Joe Brolly defends grants to GAA: 'The queen has taken everyone's shilling, starting with the invasion of Ireland'
GAA pundit Joe Brolly has defended grants awarded to clubs, saying: "The queen has taken everyone's shilling, starting with the invasion of Ireland."
The outspoken former Derry footballer told a podcast that the association had to work "to make sure we got what was owed to us".
"It was self-help, we did all of this ourselves," he said.
Mr Brolly was speaking during an 'Off The Ball' podcast alongside fellow All-Ireland winners James McCartan and Declan Bonner, who joined presenter John Duggan to reflect on the golden years of Ulster football in the early 1990s.
They recalled the Down teams who won Sam Maguire in 1991 and 1994, as the well as the victories of Donegal in 1992 and Mr Brolly's Derry side the following year.
The podcast also saw the panellists discuss current issues in the GAA, including Dublin's dominance and life as an inter-county manager in the pandemic.
The discussion moved to the GAA during the Troubles and how it has benefited from the peace process in terms of infrastructure, funding and support.
Mr Brolly said the GAA was "absolutely entitled to" such grants.
"Let me tell you how those grants came about - the Government of Ireland Act that guaranteed parity of funding for sports in the north," he said.
"I think the statistic was that there were over 1,000 council soccer pitches and not a single council Gaelic pitch.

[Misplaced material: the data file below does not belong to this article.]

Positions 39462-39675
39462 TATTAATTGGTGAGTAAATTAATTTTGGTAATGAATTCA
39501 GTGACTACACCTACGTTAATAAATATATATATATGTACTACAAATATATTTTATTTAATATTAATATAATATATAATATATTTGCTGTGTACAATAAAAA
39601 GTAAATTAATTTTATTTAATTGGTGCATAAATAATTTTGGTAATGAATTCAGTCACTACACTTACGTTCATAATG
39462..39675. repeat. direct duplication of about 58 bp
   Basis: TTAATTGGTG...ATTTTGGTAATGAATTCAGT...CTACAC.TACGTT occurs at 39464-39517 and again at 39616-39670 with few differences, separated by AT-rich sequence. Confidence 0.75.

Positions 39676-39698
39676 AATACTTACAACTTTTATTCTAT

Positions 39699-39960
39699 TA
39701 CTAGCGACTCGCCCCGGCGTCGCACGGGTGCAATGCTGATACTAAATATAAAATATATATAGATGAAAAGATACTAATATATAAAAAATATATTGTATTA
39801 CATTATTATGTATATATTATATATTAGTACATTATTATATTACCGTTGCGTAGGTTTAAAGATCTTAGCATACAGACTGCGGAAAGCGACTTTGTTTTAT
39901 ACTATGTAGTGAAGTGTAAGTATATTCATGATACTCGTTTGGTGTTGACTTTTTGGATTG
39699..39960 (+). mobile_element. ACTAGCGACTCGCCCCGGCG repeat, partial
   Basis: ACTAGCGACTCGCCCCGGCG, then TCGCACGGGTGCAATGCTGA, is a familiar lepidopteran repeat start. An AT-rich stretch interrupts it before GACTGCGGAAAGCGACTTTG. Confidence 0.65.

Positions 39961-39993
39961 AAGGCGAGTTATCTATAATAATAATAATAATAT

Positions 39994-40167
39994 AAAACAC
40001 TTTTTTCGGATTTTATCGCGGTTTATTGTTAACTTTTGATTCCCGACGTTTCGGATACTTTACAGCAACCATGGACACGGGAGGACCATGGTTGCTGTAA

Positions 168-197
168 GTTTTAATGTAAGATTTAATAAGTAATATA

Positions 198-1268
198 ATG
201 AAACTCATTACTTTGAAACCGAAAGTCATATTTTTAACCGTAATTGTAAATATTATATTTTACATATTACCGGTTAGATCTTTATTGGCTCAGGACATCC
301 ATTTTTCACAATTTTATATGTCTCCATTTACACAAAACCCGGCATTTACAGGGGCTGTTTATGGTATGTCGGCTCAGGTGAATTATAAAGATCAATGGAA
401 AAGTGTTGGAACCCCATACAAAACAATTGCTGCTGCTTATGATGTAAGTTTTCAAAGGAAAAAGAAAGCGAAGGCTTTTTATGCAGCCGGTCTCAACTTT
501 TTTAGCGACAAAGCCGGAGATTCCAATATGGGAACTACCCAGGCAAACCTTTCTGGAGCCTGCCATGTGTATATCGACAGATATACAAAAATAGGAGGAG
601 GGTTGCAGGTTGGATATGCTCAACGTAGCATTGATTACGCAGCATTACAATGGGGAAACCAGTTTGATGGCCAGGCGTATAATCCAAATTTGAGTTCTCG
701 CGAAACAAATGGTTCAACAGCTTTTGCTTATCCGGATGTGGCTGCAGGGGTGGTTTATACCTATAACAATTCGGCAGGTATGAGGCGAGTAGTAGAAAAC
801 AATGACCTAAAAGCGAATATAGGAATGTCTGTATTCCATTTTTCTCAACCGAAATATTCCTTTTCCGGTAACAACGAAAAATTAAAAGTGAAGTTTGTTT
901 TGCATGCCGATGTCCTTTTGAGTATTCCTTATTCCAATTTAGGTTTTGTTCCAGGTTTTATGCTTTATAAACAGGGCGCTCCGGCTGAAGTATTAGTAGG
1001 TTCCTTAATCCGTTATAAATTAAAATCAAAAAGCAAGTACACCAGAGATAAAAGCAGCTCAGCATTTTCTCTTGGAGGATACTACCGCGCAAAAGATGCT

"It was self help, we did all of this ourselves and when grants became available through the European funds, we, because we had very high capacity at clubs, because we are community based... So in the Dungiven club - lawyers, accountants, people involved in politics at a higher level - we were able to harness all that capacity to make sure we got what was owed to us.
"That's all we got and this sort of notion out there that we took the queen's shilling, let me be absolutely clear about this: the queen has taken everyone's shilling, starting with the invasion of Ireland.
"Her fortune didn't magically appear from nowhere."
The barrister also spoke about abuse aimed at Republic of Ireland footballer James McClean.
"He's a Derry republican and he has made no bones about that," he said.
"He has decided to wear his colours on his sleeve... when you step out like he has, when you say anything nowadays, there's going to be a backlash.
"Obviously, he doesn't deserve the level of abuse that's there, but once you're a high-profile person you just learn to filter it out."
He also discussed the political environment that the Stoke City winger was raised within.
"Anybody who grew up during James's era in Derry is very likely to have very anti-establishment tendencies," he said.
"Don't forget, the cradle of the civil rights movement was gerrymandering in places like Derry city, depriving many people in poor Catholic areas of the vote.
"These are things that young people nowadays would be stunned to learn about. So, there's nothing surprising about James being forthright about his views."